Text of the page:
Groups with the most spending power drive trends and, according to the association, those trends include craft and artisan spirits, craft beer and hyper-local production.
Travens said Concept Restaurants has been on the craft beer bandwagon for more than a decade, and while it’s often one of the first things tourists ask for, increased competition may mean it is no longer enough.
Quality, not quantity
Ian Lee and his cousin Nick Lee opened their gin distillery Lee Spirits Company in 2013. Just months ago, they opened Brooklyn’s on Boulder, a tasting room meant to highlight their craft spirits. While not technically a bar, businesses like Brooklyn’s pull after-hours spending from traditional bars.
“We’re consistently packed every night,” Ian Lee said. Brooklyn’s is open Thursday, Friday and Saturday evenings and only until midnight, while they could legally serve alcohol until 2 a.m.
“We won’t ever stay open until last call. The goal is not to be a bar, but a tasting room highlighting ways to drink the product we create,” Lee said. “The consumption that occurs downtown after midnight is not usually in pursuit of perfection or an experience. It’s not based around quality, just quantity.”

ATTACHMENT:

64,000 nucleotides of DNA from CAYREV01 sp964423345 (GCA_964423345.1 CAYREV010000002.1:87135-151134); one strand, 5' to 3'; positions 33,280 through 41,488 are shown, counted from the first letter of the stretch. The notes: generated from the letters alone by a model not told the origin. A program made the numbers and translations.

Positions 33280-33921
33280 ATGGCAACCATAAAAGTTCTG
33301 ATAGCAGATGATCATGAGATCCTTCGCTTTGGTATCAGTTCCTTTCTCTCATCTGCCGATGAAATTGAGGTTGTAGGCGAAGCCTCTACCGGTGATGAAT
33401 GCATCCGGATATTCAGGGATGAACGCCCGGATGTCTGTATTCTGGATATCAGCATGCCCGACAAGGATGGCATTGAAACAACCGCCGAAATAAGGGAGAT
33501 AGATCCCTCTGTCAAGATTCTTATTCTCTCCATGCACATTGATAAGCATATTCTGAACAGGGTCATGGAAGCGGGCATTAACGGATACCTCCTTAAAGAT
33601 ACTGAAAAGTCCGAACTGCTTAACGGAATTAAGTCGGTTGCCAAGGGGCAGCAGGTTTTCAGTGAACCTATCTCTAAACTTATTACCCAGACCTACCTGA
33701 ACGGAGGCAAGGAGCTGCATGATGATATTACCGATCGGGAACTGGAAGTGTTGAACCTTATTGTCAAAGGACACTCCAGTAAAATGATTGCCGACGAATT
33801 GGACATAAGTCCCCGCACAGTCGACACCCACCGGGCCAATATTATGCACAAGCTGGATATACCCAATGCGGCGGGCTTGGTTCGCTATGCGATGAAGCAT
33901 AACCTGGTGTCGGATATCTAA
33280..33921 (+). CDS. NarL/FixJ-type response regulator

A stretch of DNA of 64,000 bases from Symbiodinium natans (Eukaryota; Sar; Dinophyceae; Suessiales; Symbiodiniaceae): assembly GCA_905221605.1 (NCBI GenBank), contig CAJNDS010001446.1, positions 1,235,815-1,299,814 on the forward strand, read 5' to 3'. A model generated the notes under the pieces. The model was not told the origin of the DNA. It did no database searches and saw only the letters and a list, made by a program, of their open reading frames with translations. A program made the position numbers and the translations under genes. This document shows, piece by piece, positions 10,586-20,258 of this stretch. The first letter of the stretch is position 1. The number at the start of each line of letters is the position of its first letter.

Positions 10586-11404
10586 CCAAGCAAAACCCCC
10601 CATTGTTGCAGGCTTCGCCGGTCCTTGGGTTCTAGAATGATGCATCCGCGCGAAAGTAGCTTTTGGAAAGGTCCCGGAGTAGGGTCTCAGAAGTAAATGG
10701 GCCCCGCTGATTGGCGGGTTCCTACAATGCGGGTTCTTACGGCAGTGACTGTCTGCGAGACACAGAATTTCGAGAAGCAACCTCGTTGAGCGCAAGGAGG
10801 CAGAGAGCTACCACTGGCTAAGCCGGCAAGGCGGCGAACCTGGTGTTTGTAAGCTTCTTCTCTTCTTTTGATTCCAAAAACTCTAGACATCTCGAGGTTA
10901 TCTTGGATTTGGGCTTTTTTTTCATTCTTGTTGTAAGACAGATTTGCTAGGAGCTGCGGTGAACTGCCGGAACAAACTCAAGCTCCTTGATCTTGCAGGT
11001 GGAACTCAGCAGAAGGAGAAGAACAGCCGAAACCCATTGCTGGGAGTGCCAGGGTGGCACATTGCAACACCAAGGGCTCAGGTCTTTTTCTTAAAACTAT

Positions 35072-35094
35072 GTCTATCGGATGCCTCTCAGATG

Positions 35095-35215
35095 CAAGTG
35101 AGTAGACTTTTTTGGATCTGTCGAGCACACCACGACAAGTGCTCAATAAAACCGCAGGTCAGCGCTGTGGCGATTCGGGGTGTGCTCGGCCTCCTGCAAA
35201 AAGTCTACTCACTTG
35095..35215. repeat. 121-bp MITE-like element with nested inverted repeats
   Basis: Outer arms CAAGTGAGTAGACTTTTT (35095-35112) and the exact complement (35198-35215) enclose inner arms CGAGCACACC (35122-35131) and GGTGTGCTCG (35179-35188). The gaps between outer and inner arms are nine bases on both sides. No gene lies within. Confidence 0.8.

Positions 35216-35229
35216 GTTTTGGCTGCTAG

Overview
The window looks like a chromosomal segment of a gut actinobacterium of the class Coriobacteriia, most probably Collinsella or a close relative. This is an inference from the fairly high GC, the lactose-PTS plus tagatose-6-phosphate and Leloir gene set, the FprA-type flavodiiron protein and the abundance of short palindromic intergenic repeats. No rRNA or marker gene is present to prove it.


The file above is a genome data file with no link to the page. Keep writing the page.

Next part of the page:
Lee said consumers, especially Millennials, are as interested in the experience as the product itself.
“The entire focus is on customer experience,” he said. “Our crowd is not as focused on going out to drink to get intoxicated with friends. We treat cocktails the way a restaurant would treat fine food.
“The reason we felt comfortable opening where we are is because there wasn’t a high-end cocktail bar on the north end of [down]town that offered this experience,” Lee added. “When it comes to drinking alcohol, there are a number places downtown to get a drink at a cheap price if you’re budget conscious. That’s not the consumer we’re going after.”
Lee said terms like “craft,” “artisan” and “locally sourced” are trendy, but they are also often synonymous with quality.